The Bombshelltoe Policy x Arts Collective is a creative organization pushing for an active exploration of arts, culture, and history to promote nuclear nonproliferation, arms control and disarmament for the next generation.
We bring nuclear policy experts and artists together to present nuclear-related topics through insightful and beautiful modes of art and narrative. By combining nuclear expertise and artistic expression, Bombshelltoe highlights the humanity in nuclear policy to resonate with people who currently feel disengaged.
Bombshelltoe is a non-profit fiscally sponsored by the Fulcrum Arts EMERGE Program (Pasadena, CA, USA)
Photography and animation credit: Adriel Luis (2016)
Illustration credit: June Mirage (2018) by Lovely Umayam, modified for website
Founder & Creative Producer: Lovely Umayam
I am interested in the ways in which nuclear policy research and activism can overlap with the act of being creative.
The word ‘nuclear’ unleashes predictable, deeply conditioned visions and reactions, most commonly the frightening image of the mushroom cloud, which has now become the universal symbol of atomic destruction. I started Bombshelltoe to offer alternative images and stories that can help expand the emotional reaction to nuclear issues, with the goal of shifting citizen response from fear to inspiration, curiosity, resilience and creation.
Einstein Forum: Escaping Nuclear "Flatland"
For too long, nuclear issues have been reserved for a specific and limited field of expertise, rather than what they truly are: critical to *everyone's* lived experience. I had the honor of speaking at the Einstein Forum in Potsdam, Germany to share examples of how my artistic and community practice has deepened how I perceive the relationship between people and the bomb.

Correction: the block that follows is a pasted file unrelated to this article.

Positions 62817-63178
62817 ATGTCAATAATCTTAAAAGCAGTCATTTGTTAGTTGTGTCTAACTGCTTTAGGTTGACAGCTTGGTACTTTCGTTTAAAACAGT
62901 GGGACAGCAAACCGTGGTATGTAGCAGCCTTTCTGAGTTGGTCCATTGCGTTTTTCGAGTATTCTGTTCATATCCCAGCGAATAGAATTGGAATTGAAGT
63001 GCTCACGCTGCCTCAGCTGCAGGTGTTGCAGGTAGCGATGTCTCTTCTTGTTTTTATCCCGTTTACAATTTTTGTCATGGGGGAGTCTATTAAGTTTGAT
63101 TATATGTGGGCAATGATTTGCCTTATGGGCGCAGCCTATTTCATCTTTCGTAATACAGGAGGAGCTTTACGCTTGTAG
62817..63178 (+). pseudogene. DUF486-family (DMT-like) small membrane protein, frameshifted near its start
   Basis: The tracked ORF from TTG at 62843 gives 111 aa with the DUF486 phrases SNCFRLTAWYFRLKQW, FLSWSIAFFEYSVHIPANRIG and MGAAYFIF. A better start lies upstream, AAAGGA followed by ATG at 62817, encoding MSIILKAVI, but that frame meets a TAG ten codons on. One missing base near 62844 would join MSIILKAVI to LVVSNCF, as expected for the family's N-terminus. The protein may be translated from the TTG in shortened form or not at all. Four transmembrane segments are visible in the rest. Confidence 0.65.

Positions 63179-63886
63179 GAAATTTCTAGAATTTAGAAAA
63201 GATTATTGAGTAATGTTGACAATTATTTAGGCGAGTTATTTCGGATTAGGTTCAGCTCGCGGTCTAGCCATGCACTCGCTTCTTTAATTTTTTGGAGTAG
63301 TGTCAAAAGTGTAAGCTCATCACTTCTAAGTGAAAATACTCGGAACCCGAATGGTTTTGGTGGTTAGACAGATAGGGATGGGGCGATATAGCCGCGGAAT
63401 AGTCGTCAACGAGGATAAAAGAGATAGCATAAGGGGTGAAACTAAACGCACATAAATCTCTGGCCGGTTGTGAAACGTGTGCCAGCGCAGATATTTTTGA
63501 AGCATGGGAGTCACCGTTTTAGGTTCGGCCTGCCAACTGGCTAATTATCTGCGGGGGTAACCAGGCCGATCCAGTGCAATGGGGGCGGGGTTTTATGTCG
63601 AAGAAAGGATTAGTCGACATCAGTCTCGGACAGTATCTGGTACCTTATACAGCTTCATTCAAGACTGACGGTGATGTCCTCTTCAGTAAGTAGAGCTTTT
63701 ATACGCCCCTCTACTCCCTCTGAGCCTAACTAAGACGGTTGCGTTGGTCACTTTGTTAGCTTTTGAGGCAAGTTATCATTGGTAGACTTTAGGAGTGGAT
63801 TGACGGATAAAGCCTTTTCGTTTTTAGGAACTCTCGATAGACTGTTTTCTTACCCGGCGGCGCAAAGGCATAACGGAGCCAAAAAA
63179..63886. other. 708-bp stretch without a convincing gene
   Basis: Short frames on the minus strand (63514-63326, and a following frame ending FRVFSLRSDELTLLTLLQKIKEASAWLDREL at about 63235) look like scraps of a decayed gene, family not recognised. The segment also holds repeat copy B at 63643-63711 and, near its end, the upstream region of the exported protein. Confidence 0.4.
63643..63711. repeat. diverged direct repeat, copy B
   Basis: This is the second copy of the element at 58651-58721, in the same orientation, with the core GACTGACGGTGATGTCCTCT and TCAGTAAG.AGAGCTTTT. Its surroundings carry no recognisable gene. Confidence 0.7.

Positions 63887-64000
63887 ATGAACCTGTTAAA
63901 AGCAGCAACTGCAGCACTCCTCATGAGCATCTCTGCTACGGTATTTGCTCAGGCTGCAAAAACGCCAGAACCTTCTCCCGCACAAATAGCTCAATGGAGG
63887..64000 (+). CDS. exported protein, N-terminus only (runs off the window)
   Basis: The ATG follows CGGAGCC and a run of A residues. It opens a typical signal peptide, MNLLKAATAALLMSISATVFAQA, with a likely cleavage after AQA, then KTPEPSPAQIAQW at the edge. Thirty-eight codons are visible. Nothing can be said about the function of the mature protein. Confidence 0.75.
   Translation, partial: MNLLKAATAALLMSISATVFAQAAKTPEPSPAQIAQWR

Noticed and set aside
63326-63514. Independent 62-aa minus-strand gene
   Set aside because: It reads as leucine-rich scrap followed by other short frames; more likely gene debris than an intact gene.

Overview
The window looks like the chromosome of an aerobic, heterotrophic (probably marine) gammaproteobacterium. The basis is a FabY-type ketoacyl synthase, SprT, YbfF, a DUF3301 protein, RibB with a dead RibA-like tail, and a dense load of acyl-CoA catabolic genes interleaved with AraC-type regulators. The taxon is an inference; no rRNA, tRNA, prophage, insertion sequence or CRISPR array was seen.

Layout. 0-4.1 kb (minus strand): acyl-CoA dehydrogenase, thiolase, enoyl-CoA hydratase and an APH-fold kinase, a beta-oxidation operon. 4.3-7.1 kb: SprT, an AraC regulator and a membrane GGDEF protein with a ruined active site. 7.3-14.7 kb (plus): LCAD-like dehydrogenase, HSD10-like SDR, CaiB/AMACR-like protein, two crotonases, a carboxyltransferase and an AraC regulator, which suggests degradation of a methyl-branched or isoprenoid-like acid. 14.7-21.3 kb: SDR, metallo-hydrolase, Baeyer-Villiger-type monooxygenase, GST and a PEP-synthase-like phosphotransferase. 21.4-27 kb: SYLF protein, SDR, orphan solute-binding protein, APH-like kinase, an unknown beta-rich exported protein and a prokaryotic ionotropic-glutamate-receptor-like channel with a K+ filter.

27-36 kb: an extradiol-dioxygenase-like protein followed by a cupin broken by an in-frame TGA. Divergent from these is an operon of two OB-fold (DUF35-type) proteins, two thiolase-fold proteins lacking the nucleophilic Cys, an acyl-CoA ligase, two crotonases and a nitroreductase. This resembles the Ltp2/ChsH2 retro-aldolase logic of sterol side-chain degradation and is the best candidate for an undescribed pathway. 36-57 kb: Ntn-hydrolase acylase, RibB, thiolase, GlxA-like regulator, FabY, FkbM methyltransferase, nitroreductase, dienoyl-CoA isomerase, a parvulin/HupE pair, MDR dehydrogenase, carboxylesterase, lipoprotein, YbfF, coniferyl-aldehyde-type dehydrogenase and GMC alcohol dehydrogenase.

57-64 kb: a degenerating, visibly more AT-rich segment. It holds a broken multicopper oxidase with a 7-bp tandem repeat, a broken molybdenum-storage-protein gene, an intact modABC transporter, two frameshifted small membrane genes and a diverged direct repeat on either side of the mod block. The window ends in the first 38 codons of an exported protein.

Interested in following and supporting Bombshelltoe? Want to think differently about nuclear policy?
Receive updates about projects and get in touch to discuss opportunities to collaborate! All are welcome!
LIFELINES: Experiences of women in nuclear policy during the Covid-19 pandemic
Website, Illustrations, Essays
Lovely Umayam, Gender Champions for Nuclear Policy, Elisa Reverman, Victoria Wu, Anu Damale, Chantell Murphy, Ana Velasco
Lifelines is a collection of personal reflections about the experiences of nuclear policy and technical practitioners during the height of the Covid-19 pandemic (2020 - 2021). Many of these stories come from women in the field who, like everyone else, suffered the immediate physical and mental strain of this crisis: fear of widespread illness and death; the loneliness of lockdown; and the exhaustion from a frenetic lifestyle that collapsed the boundary between personal and professional space. Yet they also wrestle with biases and challenges — as nuclear experts who double as mothers, or junior and mid-careers reckoning with gender barriers reinscribed in virtual, socially-distant work environments — that complicate their vision of a secure future for the world and for themselves.
A Journey Home: Marshallese Youth Reflect on Belonging
2022 – Present
Animated Film, Poetry
Lovely Umayam, Reversing the Trend, Daphne Peter, Marcina Langrine, Joyce Hirose, Neimony Netwan, Trina Marty, Benetick Kabua-Maddison, Catherine Killough
This community poem was written by six Marshallese high school to undergraduate students living in Springdale, Arkansas, created through a series of workshops led by Lovely Umayam in collaboration with Reversing the Trend. It is a reflection on the many meanings of home: as Arkansas, as the Marshall Islands, and as Earth that needs to be protected and cultivated for the next generation. Animated as a short film by Catherine Killough, it has screened in festivals and conferences including the Philadelphia Asian American Film Festival and ICAN's Nuclear Ban Week 2022 in Vienna, Austria.
Ways of Knowing: A Navajo Nuclear Histories Project
2017 – Current
VR Film, Photography, Essays, Workshops
Original research and cartography coming soon
VR film for wide release 2021
Lovely Umayam, Adriel Luis, Sunny Dooley, Kayla Briët, Carmille Garcia